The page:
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Dinosaur Jr. on The Long-Awaited Arrival of 'Sweep It Into Space'

Forced to push their album back due to COVID-19, Dinosaur Jr. frontman J Mascis opens up about their first new record in five years.

In a perfect world, Dinosaur Jr. would have likely already wrapped up touring for their latest album, Sweep it Into Space. Their 12th album (and fifth since their mid-’00s reactivation), it was originally set to arrive in the middle of 2020. However, any hopes for a ‘perfect world’ situation were swiftly halted due to the advent of a global pandemic.

Having recorded the album in late 2019, recruiting Kurt Vile as an extra musician and co-producer, the record’s creation seemed to begin relatively normal, with it seeming like business as usual for the iconic trio of J Mascis (vocals, guitars), Lou Barlow (bass, vocals), and Murph (percussion). However, by the time 2020 rolled around, it became clear that the record’s arrival wouldn’t quite go as planned.

With a bit of time on their hands, and an inability to tour, the record sat unheard in the band’s hands for a full year, with a burning desire for it to be out in the world growing ever-stronger.

Now, more than a year on from when it was first completed, Dinosaur Jr. have officially unleashed their new record, Sweep it Into Space. A masterful showcase of what made them alt-rock icons of the 20th and 21st centuries, it’s vintage Dinosaur Jr., with an undeniable modern sheen.

To celebrate the record’s release, frontman J Mascis spoke to Rolling Stone about its creation, its arrival, and their slow return to touring.

Let’s start with the standard question: how you dealt with the events of 2020? Did you manage to get through it all safely?

Yeah, I didn’t hold up too well. I didn’t have a great time, definitely. It was a bit rough.

It was probably fair to say not many people had a good time over the last year, so you’re probably not alone there.

Yeah [laughs].

Are you the sort of person to use down time like that to work on new music, or given that you had a new album on the way, are you the sort to leave it until it was out in the world?

Yeah, I was definitely more in tour mode having finished an album at the beginning of the pandemic, so I did come around and start to try and work on some other stuff for a while. Nothing was going on so I… Yeah, I was trying to write some songs for a solo album and then I finished an instrumental album, another Heavy Blanket album. I hope that’s going to come out at the end of the year.

It sounds like you’ve always got content in the works then, so there’s no need to worry about a dry patch at all.

Yeah it helped having something to do a little bit, like [riding] my bike. If I could ride then bike and then do something in the studio for at least an hour or something I felt better about my day, I guess.

Obviously it was not a perfect year, given that the album itself was originally envisioned as being released in 2020. At what point did you realise that it simply wasn’t going to arrive last year?

I don’t remember, y’know. Once we realised we wouldn’t be able to tour in September we put it off. And I was willing to put it off even longer, but everyone else wanted to get it out now. It’s been done for a year or so. It’s hard these days to see the point of releasing something unless you can tour off of it. I don’t know, that’s what’s been going on – just release the record as a flyer for the tour coming up.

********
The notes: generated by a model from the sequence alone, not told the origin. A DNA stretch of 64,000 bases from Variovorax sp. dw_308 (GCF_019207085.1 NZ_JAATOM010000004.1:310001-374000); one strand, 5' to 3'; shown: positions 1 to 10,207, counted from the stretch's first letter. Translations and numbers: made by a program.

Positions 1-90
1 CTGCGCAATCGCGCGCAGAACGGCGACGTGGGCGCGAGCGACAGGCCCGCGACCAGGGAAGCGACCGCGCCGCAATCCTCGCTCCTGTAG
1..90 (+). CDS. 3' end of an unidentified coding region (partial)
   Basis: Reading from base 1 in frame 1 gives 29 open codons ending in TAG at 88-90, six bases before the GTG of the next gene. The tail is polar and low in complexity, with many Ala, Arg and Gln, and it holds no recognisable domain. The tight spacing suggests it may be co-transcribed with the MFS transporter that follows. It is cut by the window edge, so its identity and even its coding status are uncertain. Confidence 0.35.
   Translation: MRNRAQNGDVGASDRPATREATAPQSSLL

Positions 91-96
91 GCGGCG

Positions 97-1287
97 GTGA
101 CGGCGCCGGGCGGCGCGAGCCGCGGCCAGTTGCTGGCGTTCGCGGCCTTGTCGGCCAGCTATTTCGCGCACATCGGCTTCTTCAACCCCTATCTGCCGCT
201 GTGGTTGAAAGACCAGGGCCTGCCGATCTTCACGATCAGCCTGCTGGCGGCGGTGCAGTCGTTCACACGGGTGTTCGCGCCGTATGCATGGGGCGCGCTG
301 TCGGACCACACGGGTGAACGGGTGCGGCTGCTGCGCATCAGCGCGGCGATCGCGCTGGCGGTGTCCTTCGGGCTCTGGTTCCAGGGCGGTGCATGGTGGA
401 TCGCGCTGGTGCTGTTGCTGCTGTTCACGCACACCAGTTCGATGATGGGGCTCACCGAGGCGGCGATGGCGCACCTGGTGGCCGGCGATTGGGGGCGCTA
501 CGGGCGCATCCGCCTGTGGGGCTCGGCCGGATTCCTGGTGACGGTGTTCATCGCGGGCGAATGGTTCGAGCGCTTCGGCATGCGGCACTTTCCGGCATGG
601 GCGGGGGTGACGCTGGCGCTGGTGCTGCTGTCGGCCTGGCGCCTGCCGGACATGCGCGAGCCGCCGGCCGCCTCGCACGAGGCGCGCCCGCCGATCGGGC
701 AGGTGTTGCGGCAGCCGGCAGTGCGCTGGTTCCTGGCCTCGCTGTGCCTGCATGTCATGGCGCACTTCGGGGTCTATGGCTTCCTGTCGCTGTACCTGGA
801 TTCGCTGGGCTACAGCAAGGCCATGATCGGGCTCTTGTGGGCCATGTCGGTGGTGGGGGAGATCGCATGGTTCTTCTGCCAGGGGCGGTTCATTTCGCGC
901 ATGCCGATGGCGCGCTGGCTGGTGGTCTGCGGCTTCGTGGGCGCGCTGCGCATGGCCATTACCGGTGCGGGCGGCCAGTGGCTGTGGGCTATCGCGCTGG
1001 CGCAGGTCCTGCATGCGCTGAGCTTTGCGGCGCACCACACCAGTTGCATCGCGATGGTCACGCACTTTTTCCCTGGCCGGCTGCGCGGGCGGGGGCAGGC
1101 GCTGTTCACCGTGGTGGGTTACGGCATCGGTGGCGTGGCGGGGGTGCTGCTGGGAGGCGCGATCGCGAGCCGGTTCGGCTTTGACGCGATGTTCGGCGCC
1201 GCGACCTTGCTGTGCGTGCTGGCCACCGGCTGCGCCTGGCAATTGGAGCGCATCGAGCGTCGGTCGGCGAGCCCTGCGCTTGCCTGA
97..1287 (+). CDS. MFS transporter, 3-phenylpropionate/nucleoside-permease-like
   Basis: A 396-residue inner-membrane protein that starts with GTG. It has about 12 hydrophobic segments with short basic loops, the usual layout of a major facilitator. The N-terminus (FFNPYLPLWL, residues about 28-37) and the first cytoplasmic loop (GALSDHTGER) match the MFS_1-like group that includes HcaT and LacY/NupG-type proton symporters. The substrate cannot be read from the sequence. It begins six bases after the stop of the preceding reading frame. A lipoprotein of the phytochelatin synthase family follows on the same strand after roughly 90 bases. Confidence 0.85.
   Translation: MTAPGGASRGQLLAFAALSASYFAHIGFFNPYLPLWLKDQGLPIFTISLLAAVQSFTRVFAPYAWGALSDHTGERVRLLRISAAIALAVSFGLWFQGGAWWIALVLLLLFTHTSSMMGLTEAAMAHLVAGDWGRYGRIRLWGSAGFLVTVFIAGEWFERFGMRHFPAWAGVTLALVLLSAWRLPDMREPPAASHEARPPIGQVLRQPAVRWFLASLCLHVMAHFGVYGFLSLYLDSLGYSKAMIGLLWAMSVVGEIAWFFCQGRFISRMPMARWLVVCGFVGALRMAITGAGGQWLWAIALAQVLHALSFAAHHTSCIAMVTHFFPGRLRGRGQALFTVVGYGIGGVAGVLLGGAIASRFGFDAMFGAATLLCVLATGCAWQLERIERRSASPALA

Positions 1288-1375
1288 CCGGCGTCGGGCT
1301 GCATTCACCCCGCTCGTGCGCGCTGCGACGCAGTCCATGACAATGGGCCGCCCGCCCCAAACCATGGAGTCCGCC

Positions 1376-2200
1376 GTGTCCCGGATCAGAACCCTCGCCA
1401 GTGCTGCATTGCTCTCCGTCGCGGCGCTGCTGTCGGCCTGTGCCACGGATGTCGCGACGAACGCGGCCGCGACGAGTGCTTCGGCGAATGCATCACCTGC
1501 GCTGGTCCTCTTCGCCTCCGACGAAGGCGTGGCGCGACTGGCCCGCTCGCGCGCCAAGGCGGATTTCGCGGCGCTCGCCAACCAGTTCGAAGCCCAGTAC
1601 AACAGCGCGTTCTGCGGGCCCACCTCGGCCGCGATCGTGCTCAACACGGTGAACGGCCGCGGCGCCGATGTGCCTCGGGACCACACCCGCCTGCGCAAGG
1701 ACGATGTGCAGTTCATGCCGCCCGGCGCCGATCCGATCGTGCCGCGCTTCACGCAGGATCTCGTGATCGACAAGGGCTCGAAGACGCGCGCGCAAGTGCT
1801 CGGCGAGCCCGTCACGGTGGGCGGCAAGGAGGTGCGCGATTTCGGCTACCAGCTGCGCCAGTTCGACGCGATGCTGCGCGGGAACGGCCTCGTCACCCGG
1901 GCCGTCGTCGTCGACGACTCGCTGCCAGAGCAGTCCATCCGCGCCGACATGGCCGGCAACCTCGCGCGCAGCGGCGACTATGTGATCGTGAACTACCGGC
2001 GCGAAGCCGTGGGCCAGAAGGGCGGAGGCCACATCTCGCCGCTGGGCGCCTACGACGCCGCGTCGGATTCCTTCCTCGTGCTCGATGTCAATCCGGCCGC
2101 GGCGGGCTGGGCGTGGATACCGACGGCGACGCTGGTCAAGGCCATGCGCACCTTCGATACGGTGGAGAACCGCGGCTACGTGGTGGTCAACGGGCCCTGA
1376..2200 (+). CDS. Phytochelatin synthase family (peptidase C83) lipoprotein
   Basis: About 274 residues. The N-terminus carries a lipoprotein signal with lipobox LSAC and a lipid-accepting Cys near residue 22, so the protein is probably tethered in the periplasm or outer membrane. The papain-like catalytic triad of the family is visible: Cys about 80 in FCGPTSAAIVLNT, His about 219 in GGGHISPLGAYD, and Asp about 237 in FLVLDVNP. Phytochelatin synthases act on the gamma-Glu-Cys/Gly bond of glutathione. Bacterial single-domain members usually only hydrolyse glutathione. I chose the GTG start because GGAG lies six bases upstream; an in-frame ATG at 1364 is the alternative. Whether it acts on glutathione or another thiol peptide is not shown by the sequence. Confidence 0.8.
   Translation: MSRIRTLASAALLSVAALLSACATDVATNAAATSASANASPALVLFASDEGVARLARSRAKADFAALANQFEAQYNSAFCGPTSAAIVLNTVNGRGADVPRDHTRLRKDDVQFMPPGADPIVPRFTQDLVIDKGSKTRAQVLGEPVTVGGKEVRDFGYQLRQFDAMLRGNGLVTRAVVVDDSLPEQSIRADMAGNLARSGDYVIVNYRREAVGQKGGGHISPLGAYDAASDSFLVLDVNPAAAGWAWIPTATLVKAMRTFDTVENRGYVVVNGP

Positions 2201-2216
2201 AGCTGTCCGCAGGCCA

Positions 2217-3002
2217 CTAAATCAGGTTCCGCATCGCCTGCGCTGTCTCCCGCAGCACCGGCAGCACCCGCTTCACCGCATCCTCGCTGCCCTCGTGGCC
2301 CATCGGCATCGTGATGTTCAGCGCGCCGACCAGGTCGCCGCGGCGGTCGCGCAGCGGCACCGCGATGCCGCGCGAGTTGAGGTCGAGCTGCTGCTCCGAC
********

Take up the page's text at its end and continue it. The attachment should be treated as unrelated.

There were a lot of artists who decided just to release their records so that fans would have something to listen to. Was that something you considered at all?

Not really [laughs]. I mean, just ’cause the albums these days aren’t really… Y’know, everything’s sort of given away and it’s not valued as much or something, it just seems like you’ve done all this work for nothing then, or something, I don’t know.

“It’s hard these days to see the point of releasing something unless you can tour off of it.”

It was also said that you found the time to add a bit more to the record after the fact. Was that sort of a blessing in disguise in that sense?

Yeah, I just had to finish the album and I didn’t spend extra time tweaking on it or anything. We had it mixed and mastered by the end of April, and so we kind of stayed on the schedule and I just had to do some stuff on my own, which I’m not that great at. And play some keyboards, which is a little bit hard for me.

But yeah, I definitely didn’t tweak on it because of the extra time. It was like it was done at the end of April and then we decided to postpone it after that. We haven’t done anything to it since then.

Going back a little bit, this record arrives a few years after the last album, and following a solo record from yourself. How far back were the seeds for this new Dinosaur Jr. record sewn? Have all these tracks been in the works for a while, or were they all comparatively recent compositions?

Yeah, I pretty much just write ’em for this album. I wrote ’em in 2019, pretty much. Maybe the keyboard one I had parts of it before, I can’t remember exactly, but I feel like I’ve had that one a little longer, maybe.

From a musical point of view, there was a press release which noted that Dinosaur Jr. produce a “beautiful new version of the rock continuum”. Is this something that you all consciously try to do, or is it more of a happy byproduct of your creativity? You seem far too humble to be hung up on such grandiose ideas.

Yeah, I’m not sure what that even means.

I can sort of see where that idea comes from though, because while the album does feature a lot of different genres, it feels as though they’re sort of filtered through that Dinosaur Jr. sound.